Senator Kashim Shettima, another former Borno State governor, is a highly influential lawmaker in the National Assembly, whose administrative acumen, excellent human relations, and intellectual capability are the unique selling points that are likely to work in his favour in the chairmanship race.
Though Shetima is yet to make public his intention, observers are of the view that major party stakeholders may prefer him for the chairmanship position. His supporters are quick to brandish his high sense of justice, especially in his choice of a worthy successor.
Despite the fact that he has a penchant for speaking the truth to the throne, Shettima is said to be held in high esteem by President Buhari. In a presidential congratulatory message recently to the former governor, Buhari was quoted to have said: “I am proud of Shettima for his achievements in office as one of the best governors in the country for the All Progressives Congress (APC).
“Despite the challenges of insecurity, he was able to make his mark because he was able to keep his key campaign promises; he proved his mettle and did not disappoint the electorate. Senator Shettima will be remembered for many things, including the fact that he handed the state over to Prof Babagana Zulum, a capable and deserving successor.”
Pushing for an NWC with Shetima at the helms of the affair, Adamu Modibo, an APC chieftain from Yobe State eulogised the leadership qualities of the chairmanship hopeful and maintained that the party stands to gain enormously from his administrative acumen and depth. Modibo added: “An NWC with Shettima as chairman is all we need to take the party to a higher level. This is a man of great influence across many interest groups, a bridge-builder, who sees possibilities in all situations and circumstances. This explains his success stories in Bornu State as a governor for eight years and now as a senator.”
Tanko Al–Makura is another high contender for the national chairmanship position. The 69-year-old businessman-turned politician was the former Nasarawa State governor. He is of the CPC legacy bloc; the only bloc that is yet to have a shot at the national chairmanship seat since the establishment of the party. Promoters of Al-Makura’s candidacy also believe that he may enjoy presidential backing owing to his CPC roots.
Like Shettima, the former Borno State Governor, Al-Makura also enjoys the support of his successor, Governor Abdullahi Sule. He also enjoys the support of some members of Progressives Governors’ Forum (PGF), being one of its earliest members and the Senate caucus.
Until his recent encounter with the anti-graft agency, the Economic and Financial Crimes Commission (EFCC), Al-Makura is seen as a top contender and less controversial figure in the race for the APC chairmanship.
Senator Danjuma Goje, a former Gombe State governor, is another member of the league of former governors seeking to lead the party in post-Buhari era. Goje was elected as governor on the platform of the PDP. His political influence in the state was instrumental to APC takeover of the state in 2019.
Currently, a third-term senator representing Gombe Central and Chairman Senate Committee on Appropriation, Goje is a committed party man whose loyalty to party supremacy saw him dropping his ambition to run for the 9th Senate Presidency. He stepped down for current Senate President Ahmed Lawan.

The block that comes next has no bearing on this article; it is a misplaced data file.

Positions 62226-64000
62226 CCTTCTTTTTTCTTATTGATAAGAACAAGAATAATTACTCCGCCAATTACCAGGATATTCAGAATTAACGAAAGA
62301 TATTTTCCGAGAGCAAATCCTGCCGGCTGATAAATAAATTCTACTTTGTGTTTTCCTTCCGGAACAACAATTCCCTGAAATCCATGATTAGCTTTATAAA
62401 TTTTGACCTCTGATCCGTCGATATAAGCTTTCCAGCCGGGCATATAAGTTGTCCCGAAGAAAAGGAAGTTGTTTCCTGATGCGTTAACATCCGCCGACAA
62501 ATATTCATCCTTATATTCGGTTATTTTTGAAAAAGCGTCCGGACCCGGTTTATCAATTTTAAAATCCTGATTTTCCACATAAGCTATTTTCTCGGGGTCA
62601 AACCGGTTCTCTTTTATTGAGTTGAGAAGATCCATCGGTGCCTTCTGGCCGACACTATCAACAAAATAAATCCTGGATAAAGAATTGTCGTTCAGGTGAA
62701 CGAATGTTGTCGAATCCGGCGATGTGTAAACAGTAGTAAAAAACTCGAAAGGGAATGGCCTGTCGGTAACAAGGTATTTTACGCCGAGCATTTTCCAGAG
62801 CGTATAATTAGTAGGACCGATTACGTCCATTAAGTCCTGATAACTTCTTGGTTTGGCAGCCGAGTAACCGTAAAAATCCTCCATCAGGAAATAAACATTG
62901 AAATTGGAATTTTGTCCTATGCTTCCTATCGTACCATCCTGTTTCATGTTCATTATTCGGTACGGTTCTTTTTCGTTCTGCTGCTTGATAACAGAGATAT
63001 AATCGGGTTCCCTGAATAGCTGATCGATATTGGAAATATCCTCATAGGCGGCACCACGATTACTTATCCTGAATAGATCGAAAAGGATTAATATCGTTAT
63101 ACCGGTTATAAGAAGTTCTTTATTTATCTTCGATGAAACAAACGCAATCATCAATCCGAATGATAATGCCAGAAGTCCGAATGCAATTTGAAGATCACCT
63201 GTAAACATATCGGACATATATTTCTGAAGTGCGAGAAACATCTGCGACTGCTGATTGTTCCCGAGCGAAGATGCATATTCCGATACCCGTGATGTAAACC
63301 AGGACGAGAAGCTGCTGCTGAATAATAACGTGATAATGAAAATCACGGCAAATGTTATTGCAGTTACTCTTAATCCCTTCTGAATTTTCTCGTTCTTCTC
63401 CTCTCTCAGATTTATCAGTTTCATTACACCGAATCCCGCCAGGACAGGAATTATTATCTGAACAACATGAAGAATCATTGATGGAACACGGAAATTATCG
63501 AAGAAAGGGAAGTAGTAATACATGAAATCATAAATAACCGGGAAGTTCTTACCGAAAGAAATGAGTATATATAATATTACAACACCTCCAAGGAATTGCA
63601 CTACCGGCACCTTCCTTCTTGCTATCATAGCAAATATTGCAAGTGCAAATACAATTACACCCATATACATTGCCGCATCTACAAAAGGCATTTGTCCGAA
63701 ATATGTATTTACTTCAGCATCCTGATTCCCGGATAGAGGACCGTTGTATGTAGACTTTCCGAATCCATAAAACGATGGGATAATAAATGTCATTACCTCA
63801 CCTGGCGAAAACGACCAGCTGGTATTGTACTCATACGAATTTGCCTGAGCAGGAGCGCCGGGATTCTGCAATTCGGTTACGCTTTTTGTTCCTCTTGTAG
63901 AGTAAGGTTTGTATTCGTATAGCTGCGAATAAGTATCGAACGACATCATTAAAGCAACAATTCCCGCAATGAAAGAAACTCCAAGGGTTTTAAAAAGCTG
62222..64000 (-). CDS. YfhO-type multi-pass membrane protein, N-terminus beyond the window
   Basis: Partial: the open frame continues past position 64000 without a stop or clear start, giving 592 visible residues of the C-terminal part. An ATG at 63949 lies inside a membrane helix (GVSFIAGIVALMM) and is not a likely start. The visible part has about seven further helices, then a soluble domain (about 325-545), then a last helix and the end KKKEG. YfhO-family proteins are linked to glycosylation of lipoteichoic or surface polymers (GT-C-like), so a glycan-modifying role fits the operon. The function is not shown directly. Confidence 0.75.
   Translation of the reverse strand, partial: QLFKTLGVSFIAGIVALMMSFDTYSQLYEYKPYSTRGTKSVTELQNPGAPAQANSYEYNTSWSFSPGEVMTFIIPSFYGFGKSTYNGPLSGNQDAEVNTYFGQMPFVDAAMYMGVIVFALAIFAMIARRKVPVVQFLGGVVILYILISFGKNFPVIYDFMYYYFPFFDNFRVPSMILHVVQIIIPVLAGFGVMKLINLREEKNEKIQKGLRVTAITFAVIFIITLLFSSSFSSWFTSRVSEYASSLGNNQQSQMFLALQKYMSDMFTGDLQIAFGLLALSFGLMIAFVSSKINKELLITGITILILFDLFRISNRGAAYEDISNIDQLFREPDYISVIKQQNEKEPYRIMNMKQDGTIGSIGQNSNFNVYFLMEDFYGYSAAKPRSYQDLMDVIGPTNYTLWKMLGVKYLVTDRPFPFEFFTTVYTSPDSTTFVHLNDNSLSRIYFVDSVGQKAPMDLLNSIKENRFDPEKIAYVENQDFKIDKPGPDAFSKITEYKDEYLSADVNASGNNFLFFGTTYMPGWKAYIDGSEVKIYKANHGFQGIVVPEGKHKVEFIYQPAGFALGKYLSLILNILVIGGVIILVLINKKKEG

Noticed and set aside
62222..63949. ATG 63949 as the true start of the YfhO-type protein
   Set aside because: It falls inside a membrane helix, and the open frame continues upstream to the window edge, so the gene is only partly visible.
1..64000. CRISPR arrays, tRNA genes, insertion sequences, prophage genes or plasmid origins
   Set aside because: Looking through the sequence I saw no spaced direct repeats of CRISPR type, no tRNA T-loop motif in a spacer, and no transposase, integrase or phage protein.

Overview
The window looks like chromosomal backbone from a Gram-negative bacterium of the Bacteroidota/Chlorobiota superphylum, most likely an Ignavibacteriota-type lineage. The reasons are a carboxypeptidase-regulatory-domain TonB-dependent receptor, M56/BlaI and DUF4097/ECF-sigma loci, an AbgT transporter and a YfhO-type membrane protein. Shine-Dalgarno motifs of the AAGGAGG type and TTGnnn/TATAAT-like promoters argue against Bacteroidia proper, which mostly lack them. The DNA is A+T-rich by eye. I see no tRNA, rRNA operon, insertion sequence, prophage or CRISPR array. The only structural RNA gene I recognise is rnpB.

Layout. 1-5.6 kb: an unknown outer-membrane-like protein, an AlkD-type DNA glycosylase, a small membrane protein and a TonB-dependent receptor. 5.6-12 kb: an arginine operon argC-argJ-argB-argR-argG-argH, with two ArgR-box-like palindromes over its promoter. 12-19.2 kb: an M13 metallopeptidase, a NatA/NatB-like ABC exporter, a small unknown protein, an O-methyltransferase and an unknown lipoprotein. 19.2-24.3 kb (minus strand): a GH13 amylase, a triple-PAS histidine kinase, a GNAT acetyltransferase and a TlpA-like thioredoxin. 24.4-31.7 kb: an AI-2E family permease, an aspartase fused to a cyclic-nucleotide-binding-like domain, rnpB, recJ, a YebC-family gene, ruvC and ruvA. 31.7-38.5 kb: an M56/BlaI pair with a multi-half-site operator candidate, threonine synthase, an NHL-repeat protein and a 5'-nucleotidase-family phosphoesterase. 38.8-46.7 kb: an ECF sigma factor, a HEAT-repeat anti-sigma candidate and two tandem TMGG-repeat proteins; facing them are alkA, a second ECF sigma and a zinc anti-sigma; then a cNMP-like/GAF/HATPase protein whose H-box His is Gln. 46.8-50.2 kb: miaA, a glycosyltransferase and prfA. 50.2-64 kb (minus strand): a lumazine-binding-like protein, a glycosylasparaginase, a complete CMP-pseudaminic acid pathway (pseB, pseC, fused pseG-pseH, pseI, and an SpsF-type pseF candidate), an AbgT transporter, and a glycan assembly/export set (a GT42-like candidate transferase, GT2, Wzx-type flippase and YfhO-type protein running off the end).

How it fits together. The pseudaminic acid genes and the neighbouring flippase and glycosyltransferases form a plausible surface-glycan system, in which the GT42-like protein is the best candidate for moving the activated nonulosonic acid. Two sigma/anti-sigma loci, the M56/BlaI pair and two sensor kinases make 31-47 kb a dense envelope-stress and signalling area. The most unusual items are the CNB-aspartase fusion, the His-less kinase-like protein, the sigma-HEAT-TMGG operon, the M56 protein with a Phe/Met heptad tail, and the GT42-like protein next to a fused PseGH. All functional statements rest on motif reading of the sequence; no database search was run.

A highly-respected politician with national clout and appeal, Goje’s campaign handlers promised his leadership will deliver a party where its (party) constitution, hierarchy, and supremacy would be respected.
But, political observers in the Northeast have expressed fear that the cold war between the lawmaker and Governor Inuwa Yahaya over control of party structure in the state may affect his ambition. They argue that the influential role of the Progressive Governors Forum in determining who gets what in the party may be deployed by Yahaya to stall Goje’s aspiration.
Sunny Moniedafe was the first to declare his intention to succeed Oshiomhole. As early as the beginning of the year, the former Federal Capital Territory (FCT) chairman of the defunct Action Congress of Nigeria (ACN) has openly expressed interest in running for the office.
Born and raised in Adamawa State by parents from Delta State, Moniedafe has described himself as the best man for the job. He explained that his candidature will unify the party because he neither plays ethnic nor religious politics.
He said: “I’m vying for the office of the national chairman of the APC because I want to give the party a new sense of direction. I have no godfather and I am no pushover. I will contest if it is zoned to the Northeast. If it is not zoned to us, I will contest any position zoned to us because I want to serve.”
He may have not occupied any elective office, but he believes his administrative experience in party management even before APC was established gives him an edge.
He told reporters recently: “If given the opportunity to serve as national chairman of the APC, my team will, first of all, re-affirm the respect for and supremacy of the party’s constitution, and ensuring its effective implementation, whilst maintaining utmost discipline.
“I will put every bit of my energy to institute an effective working synergy among all party structures and arms of the government, which is critical to ensuring that promises made during campaigns are not mere rhetoric but will be accelerated and fulfilled to the letter for the good of Nigeria and its citizens, as well as excellent global relations.